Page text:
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Author Topic: Sony EVF  (Read 3068 times)
jbgeach
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« on: March 27, 2013, 08:54:37 PM »
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Michael,
Regarding the high contrast EVF on the Sony, have you tried using a flat profile while shooting RAW. If you start with the portrait profile and then edit it to lower contrast even farther.

It really does help prevent this problem
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BobD
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« Reply #1 on: March 28, 2013, 06:32:59 AM »
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Michael

What feedback did we get when we shot Kodachrome with our Nikon F Photomic back in the 60’s?

This is like cursing the automobile because there are more people flying through the windshield than there ever were on horseback!

Right now, I’d be happy with "blinkies” (Hi Alert) warning  that was more representative of the "top" of my raw capture exposure!

I am not sure we are ever going to watch our 80" plasma TV outside on our front deck!
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barryfitzgerald
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« Reply #2 on: March 28, 2013, 08:07:41 AM »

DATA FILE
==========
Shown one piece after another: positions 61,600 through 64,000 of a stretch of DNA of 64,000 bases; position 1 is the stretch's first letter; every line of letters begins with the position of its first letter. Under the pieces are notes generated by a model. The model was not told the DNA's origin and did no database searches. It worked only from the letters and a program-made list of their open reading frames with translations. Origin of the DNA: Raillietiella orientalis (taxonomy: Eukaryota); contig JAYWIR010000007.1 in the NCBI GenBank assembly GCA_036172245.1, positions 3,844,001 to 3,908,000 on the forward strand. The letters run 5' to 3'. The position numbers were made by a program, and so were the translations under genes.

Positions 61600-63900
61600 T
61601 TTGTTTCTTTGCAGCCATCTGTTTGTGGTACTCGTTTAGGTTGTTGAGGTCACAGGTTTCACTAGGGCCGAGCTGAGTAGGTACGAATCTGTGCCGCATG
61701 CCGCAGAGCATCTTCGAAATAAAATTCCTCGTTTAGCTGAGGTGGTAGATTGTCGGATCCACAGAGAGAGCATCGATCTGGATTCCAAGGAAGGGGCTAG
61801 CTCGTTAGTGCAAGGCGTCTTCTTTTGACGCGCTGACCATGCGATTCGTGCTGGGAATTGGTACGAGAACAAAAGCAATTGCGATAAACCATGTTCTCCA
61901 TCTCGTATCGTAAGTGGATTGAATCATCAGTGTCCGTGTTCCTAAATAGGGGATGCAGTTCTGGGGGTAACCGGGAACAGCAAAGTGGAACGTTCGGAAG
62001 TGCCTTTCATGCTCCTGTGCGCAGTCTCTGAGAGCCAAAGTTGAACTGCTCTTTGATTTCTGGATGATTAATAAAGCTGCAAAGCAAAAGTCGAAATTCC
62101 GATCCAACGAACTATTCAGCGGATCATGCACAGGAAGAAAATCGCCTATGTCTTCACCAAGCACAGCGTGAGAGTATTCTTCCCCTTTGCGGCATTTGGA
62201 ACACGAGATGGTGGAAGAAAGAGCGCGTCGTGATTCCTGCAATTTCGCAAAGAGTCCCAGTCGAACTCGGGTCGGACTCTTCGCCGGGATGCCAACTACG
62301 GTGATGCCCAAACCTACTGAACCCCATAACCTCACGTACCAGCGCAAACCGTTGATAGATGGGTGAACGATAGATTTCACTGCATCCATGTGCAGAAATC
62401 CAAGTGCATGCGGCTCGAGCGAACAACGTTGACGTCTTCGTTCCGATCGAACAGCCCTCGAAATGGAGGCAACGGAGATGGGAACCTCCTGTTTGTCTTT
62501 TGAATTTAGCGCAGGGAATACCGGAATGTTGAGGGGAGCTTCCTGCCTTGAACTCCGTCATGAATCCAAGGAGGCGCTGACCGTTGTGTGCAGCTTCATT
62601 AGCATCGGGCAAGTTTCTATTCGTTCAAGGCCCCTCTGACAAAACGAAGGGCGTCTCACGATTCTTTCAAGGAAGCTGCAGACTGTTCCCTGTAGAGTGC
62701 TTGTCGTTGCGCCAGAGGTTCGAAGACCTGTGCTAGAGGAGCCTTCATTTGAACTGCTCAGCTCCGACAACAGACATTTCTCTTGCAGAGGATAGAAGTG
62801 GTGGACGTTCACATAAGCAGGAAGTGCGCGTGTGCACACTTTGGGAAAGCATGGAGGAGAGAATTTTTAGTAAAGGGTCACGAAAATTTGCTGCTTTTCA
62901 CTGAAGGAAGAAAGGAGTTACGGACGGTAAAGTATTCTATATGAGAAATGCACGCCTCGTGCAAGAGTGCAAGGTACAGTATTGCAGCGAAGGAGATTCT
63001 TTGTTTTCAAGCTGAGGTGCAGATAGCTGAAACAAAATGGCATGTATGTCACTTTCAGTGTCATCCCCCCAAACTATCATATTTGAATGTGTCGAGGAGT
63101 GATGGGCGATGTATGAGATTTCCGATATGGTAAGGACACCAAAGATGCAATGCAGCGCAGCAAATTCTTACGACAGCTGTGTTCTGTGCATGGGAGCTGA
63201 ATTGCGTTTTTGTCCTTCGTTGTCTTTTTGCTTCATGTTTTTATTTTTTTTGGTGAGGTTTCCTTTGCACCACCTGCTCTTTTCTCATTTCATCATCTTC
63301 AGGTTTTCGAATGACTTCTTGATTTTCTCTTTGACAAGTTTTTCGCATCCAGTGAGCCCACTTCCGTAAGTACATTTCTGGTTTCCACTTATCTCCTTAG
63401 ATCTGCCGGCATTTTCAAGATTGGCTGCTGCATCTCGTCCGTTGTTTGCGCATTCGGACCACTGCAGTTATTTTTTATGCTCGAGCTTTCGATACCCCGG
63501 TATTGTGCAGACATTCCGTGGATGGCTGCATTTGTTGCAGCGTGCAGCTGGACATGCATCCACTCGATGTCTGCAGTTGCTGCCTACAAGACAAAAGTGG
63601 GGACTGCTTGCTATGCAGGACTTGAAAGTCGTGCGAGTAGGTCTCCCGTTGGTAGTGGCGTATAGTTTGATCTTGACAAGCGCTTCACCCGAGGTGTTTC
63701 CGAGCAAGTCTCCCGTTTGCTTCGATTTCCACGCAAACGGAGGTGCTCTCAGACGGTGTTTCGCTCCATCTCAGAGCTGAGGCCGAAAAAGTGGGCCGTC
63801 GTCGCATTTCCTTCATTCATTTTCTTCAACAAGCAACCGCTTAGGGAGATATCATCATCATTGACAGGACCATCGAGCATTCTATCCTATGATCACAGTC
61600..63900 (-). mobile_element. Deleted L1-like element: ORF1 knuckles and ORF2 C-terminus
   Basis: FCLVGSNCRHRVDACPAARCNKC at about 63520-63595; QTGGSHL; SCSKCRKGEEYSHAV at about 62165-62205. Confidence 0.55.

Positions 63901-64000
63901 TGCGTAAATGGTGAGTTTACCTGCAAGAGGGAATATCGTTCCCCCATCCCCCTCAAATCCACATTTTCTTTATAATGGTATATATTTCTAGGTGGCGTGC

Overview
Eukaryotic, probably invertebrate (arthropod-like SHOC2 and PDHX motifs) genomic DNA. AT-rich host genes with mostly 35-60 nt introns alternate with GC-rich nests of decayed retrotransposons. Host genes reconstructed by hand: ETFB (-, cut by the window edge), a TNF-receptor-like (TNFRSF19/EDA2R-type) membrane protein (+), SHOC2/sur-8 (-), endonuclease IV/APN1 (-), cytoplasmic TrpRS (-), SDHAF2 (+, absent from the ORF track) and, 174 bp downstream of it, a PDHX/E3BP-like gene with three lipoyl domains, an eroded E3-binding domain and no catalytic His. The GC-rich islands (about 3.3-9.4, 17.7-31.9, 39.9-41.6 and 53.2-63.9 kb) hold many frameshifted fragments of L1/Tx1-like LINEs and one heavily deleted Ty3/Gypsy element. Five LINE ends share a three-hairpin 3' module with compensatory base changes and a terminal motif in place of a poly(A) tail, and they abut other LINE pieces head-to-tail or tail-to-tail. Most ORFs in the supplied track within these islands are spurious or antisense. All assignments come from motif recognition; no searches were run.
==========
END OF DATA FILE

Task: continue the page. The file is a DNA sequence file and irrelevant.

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The DR is just not there on the Sony EVF's the OLED's are higher res and no tearing, but more contrast than the other EVF's Sony do.
I agree it can be hard to see into the shadows, you can try DRO all the way up that can help...to a point.

But nope it's not there yet. I have to admit I still prefer optical finders sometimes you just need clarity and to be able to see what you are taking clearly above all else. It is here that EVF's can't really compete.

I've been shooting with my OVF Minolta's for a few weeks now and I'm not really missing the SLT EVF much at all. It sure has it's good points yes WB, yes in lower light it can gain up (it does lag in very low light) it's perfectly usable in most situations. It's just not as good as an OVF and that's the problem with Sony, they just don't really get it.

Look at the RX-1 no VF at all, £2500 and a fixed prime lens you'd think a perfect candidate for a built in OVF, but nope.
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Pelao
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« Reply #3 on: March 28, 2013, 10:24:58 AM »
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I like some of the EVFs I have used from Panasonic and Sony. In many situations they are very effective. On the whole though, I did miss some aspects of an OVF - it's a more complete view of the scene.

I'm very much enjoying what the X-Pro 1 offers. I use the OVF more, but switch between them as needed. This particular OVF has a great overlay too.
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jhemp
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« Reply #4 on: March 28, 2013, 11:41:50 AM »